What do you need to secure a good search engine position? Unfortunately, Google does not reveal the secrets behind its algorithms and it is hard to guess the exact recipe to secure one of the top spots on the search results page. While there was once a time when it was sufficient to squeeze in the maximum number of keywords, we know that today, only quality content secures the top positions.

Simply translating content and keywords will not get the rankings you want. Cultural differences lead to different styles of search.

Udo Leinhäuser, Managing Director, iSEO.works

For this reason, we strongly advise that you work with quality service providers such as Stoquart to ensure premier content.

  • Our extensive experience searching for reliable information to choose terminology means that we know how to create well-documented texts with high added value.
  • We are comfortable with instructions and briefs provided in English and we perfectly understand your expectations. We can also base our work on an existing English corpus.
  • We are used to working to tight deadlines. Our responsiveness guarantees that your international launch will happen on time.

Our core business has naturally prepared us to play an active role in creating premium online content.

 

Why do some clients decide to go beyond localisation, and ask us to create web pages directly in the target language?

All businesses now need an online presence. And all international businesses need content in their international customers’ languages.

While some players are happy to stick to the bare minimum, translating only some of their web pages or contenting themselves with basic or unedited machine translations, others wish to provide quality content in the local language. They understand the importance of content for local market positioning, for improving brand image and for supporting international expansion.

We asked one of our travel clients to shed some light on their approach:
Why do they increasingly ask us to write articles for them in French?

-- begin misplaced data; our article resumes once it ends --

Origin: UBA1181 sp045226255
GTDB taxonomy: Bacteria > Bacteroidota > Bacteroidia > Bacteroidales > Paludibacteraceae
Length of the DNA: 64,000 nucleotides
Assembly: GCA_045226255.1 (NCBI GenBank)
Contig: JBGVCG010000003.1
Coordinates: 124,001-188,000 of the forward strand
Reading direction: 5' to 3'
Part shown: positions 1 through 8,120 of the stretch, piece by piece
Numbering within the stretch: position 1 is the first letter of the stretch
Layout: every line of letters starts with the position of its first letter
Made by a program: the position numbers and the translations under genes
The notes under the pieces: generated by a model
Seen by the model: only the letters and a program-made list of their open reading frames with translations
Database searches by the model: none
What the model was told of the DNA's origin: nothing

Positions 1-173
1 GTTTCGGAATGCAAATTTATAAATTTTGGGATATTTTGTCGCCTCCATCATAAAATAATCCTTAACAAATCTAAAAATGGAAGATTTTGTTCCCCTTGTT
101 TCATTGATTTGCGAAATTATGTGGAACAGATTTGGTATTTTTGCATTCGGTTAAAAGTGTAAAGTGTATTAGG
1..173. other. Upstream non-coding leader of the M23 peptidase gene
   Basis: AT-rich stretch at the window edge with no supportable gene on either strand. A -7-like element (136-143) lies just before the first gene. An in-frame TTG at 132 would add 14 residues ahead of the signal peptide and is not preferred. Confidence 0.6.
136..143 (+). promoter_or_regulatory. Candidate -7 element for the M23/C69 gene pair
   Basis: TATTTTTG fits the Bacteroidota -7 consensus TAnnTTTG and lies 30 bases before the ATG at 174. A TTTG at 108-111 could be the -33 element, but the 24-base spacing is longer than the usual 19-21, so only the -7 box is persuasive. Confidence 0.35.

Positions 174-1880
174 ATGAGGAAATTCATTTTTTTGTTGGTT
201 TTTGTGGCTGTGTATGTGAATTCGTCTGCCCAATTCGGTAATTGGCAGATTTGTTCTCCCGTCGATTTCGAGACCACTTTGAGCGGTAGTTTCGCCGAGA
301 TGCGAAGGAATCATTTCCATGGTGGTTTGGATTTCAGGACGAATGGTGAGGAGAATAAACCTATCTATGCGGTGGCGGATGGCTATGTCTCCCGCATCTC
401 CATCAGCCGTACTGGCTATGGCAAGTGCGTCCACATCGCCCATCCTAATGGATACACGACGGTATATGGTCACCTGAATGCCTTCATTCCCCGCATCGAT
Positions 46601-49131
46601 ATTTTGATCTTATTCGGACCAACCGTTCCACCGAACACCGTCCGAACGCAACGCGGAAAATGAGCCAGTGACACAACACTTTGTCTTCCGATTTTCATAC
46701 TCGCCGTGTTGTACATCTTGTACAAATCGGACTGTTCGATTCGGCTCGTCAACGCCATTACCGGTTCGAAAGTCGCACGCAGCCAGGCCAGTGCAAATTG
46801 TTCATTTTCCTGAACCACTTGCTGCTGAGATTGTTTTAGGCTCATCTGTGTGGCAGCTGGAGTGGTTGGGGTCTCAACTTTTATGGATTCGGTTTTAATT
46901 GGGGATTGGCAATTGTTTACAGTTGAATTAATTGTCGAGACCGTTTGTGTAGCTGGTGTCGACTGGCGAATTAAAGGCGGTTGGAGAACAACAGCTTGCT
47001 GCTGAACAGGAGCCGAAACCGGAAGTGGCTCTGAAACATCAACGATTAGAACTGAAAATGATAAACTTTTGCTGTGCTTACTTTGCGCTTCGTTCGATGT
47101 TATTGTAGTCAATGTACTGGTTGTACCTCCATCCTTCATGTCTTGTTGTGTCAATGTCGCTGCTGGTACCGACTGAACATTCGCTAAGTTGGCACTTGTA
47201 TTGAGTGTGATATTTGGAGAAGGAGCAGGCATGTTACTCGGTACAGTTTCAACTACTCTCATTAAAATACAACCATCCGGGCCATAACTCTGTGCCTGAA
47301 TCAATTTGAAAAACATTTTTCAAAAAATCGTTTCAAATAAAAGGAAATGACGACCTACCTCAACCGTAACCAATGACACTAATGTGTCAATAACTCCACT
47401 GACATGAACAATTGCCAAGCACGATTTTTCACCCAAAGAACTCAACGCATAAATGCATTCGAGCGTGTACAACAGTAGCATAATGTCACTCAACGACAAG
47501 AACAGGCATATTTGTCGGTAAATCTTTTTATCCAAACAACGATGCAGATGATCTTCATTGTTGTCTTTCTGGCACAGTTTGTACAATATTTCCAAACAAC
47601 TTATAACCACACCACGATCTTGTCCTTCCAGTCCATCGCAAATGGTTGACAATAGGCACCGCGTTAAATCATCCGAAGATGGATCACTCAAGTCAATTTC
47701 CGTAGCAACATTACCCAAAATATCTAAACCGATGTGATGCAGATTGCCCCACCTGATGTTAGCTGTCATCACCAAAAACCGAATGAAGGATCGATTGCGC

Why not carry on with the traditional process of using internal teams produce content in English and asking us to translate it?
Their outsourcing manager gave us the following explanation:

We decided on a dual approach in which we realise savings with long tail content (smaller hotels, remote destinations), and can invest in tailored content authored in the local language for high visibility content (for example, in domestic or primary destinations). The increased focus on social media and blog content also means that it is more effective to author local content instead of using traditional  translation.

If you want to publish high visibility content, there’s nothing better than asking a professional provider to create the content in the language of your target audience.

Each language has its own way of expressing concepts, which can also vary by region and demographic. To attract customers, you need to speak their language, using words that will appeal to them, gain their confidence and turn them into loyal customers. Stoquart has teams based in Belgium, Canada, the Czech Republic, France, and Italy, so we understand the specificities of different markets and are well-positioned to create perfectly tailored and optimised web pages for your audience(s).

Regardless of the language of your brief, we will provide original and impeccable content, perfectly adapted to your target audience to feed your company’s website or blog. Contact us for a quote.

 

St-Feuillien

The Stoquart team quenches its thirst for knowledge

As it cannot count itself among the ranks of distinguished beer connoisseurs, the Stoquart team is keen to demonstrate its curiosity and outward-looking attitude by constantly widening the range of subject areas in which its linguists work every day. It was with this in mind that a small delegation recently headed off to Le Roeulx – just a short hop from the Mons office – for a behind-the-scenes tour of the St-Feuillien Brewery.

St-Feuillien Brewery